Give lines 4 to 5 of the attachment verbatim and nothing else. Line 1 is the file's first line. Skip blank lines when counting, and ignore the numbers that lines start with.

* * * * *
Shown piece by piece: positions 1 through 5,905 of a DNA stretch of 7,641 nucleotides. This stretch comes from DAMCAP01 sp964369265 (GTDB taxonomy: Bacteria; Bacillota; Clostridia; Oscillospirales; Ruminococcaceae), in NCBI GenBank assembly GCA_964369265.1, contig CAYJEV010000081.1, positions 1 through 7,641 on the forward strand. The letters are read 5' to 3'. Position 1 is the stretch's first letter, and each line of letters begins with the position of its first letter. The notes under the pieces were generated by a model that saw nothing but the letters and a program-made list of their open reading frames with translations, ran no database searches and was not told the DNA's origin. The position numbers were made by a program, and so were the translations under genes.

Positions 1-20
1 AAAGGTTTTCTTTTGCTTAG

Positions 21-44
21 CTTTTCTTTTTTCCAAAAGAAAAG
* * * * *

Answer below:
Positions 21-44
21 CTTTTCTTTTTTCCAAAAGAAAAG